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Biden to resend former L.A. Mayor Garcetti's stalled ambassador nomination and others to Senate

The White House is trying to capitalize on Democrats’ expanded Senate majority to advance Garcetti's and other nominations, including his picks to head the IRS and the FAA.
Joe Biden and Eric Garcetti in Los Angeles on May 8, 2019.
Joe Biden and Eric Garcetti in Los Angeles on May 8, 2019. Mario Tama / Getty Images file

President Joe Biden plans to renominate former Los Angeles Mayor Eric Garcetti to be ambassador to India and to try to fill other key vacancies, two administration officials said — one of the White House’s first moves to try to capitalize on Democrats’ expanded Senate majority.

Garcetti’s nomination has been stalled for months after a chilly reception from a number of senators, including some Democrats, following allegations that as mayor he ignored complaints of sexual harassment against one of his aides. The allegations were in an investigative report released by Sen. Charles Grassley, R-Iowa, who was among the members who opposed the nomination. Garcetti has denied any wrongdoing.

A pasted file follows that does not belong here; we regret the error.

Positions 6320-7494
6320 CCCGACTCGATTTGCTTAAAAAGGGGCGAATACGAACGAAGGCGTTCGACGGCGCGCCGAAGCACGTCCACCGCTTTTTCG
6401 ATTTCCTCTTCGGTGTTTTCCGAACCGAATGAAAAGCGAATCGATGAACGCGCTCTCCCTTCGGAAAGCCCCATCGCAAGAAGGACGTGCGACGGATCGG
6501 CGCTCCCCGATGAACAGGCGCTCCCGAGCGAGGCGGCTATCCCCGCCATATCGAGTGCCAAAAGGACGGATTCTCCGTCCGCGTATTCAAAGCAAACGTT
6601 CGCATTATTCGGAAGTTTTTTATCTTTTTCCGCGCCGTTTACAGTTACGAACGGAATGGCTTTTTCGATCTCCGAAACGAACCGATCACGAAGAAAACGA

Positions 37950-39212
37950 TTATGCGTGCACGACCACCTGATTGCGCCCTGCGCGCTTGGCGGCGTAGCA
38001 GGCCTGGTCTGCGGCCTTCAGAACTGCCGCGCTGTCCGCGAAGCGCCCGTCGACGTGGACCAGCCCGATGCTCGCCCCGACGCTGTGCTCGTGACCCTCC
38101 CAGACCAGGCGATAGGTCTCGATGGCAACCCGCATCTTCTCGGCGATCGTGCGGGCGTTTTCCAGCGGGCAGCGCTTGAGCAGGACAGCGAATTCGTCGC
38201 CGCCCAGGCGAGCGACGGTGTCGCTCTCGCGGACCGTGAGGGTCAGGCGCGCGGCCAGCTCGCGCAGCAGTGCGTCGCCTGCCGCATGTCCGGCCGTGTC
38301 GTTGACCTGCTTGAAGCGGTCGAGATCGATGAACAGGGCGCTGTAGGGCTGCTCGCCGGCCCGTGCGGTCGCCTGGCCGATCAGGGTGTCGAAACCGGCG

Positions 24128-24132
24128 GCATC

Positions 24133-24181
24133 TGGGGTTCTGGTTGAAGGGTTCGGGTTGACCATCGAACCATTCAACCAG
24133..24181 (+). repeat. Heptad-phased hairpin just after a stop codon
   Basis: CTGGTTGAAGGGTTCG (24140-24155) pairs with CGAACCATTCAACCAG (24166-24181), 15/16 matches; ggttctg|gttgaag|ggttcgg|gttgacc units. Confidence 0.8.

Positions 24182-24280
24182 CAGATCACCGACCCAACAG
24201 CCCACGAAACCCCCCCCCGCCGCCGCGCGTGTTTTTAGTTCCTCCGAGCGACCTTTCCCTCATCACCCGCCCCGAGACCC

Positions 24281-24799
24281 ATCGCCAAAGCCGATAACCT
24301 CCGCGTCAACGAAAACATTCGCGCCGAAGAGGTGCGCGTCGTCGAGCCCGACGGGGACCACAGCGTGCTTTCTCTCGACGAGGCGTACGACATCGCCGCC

His nomination and some others lapsed at the end of the previous Congress, leaving the White House to choose whether to submit them again in the new Congress to restart the process.

Biden also plans to renominate his picks for the Federal Aviation Administration, Phil Washington, and the IRS, Danny Werfel, an administration official said.

The Wall Street Journal first reported Biden’s plans.

Asked last month about Garcetti’s nomination, Sen. Bob Menendez, D-N.J., the Foreign Relations Committee chair, wouldn’t say whether he wanted the former mayor to be renominated.

“That’s up to the White House,” he said. “They have to make that decision.”

Menendez also said he didn’t know whether Garcetti had the votes to be confirmed.

Sen. Todd Young, R-Ind., said around the same time that it “may be” time to pick a different nominee given the headwinds Garcetti faces.

“He has a very impressive portfolio as it relates to India," Young said. "He has his extensive knowledge about the country and would be well-equipped in so many ways to represent the administration there. But more important than anything else is just getting someone trusted by the president in that position. Too much time has passed.”

India, a key U.S. ally, has been without a U.S. ambassador since Biden took office. Both countries are part of the Quadrilateral Security Dialogue, known as the Quad, which also includes Australia and Japan. India also is scheduled to host this year's summit of the Group of 20 leading rich and developing nations.